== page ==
Tuesday, June 28, 2005

Senator Durbin broke Godwin's law with his nazi comparison. It doesn't matter whether his remarks have any merit, or if he was misconstrued.

"If I read [an FBI agent's report describing detainees...as being chained to the floor without food or water in extreme temperatures] to you and did not tell you that it was an FBI agent describing what Americans had done to prisoners in their control, you would most certainly believe this must have been done by Nazis, Soviets in their gulags, or some mad regime - Pol Pot or others - that had no concern for human beings."

Once he mentioned Nazis, the argument was over, and he lost. You can rightfully accuse this administration of a lot of wrong doings: lying about the reasons for his war, poor or no planning for the aftermath, creating an environment where soldiers are encouraged or at least feel free to torture prisoners, profiteering. But to call them Nazis is unjustified and damaging to the integrity of our system and diminishes the reality of the holocaust. Supporters of the war seized upon his violation of Godwin's Law, and any merit to the mistreatment of prisoners claim is completely buried under the barrage of outrage.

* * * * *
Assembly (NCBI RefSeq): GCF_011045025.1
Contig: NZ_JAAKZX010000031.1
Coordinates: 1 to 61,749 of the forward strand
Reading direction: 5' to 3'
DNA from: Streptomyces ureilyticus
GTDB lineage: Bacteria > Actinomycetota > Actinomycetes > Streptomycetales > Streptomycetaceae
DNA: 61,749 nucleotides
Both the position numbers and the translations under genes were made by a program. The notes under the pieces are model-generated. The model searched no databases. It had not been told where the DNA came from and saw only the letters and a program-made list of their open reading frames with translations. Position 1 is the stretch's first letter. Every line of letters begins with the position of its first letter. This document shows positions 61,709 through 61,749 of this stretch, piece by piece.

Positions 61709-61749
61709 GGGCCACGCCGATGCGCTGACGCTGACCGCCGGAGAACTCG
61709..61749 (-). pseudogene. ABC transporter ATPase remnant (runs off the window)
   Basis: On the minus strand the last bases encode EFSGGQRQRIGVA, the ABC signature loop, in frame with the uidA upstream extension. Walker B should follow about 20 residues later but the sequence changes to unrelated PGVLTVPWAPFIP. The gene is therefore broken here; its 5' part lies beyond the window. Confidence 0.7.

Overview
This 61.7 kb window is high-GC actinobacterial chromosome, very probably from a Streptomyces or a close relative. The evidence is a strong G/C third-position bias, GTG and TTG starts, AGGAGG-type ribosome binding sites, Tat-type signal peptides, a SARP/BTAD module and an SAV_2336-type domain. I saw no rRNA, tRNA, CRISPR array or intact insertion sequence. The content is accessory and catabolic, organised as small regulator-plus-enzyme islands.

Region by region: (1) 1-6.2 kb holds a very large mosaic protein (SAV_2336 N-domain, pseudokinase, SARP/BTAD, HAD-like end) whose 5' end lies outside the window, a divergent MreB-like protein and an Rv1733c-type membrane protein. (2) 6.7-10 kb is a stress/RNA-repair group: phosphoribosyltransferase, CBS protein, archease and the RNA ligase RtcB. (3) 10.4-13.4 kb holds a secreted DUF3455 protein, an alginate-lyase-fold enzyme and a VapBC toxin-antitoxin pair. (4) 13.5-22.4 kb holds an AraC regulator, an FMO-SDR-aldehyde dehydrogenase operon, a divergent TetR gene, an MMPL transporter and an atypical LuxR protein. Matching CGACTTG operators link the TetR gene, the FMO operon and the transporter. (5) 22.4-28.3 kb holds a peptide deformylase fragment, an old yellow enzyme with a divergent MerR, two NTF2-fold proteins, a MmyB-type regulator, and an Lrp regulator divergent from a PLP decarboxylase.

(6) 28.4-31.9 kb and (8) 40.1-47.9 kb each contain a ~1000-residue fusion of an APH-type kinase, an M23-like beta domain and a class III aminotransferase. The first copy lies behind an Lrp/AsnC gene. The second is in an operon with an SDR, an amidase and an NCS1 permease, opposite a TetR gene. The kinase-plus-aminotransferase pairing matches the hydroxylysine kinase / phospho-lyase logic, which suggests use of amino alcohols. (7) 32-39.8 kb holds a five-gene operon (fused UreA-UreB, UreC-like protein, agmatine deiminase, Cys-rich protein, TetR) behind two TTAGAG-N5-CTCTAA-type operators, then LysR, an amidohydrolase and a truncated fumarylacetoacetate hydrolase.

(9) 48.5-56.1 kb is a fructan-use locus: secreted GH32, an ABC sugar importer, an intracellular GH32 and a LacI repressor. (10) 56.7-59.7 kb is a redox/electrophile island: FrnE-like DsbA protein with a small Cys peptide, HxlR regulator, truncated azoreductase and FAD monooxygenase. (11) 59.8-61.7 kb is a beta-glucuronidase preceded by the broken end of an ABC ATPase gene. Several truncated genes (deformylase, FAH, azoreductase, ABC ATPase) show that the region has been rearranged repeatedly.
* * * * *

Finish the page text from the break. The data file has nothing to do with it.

We have soldiers who do nasty, horrible things, and there's pictures to prove it. But you can't make the case that it's systemic problem. We should continue to express our outrage against the torture; it's not consistent with the American ideals. We must acknowledge the sincerity of the beliefs of the supporters of torture and war; they think it's necessary for our security. They're not proponents of genocide, and to call them such is unwarranted insult.

Sooner or later, I sure hope we wake up and realize the conflict is, to a great extent, about the disparity of wealth.

spelling error corrected 6/29/05


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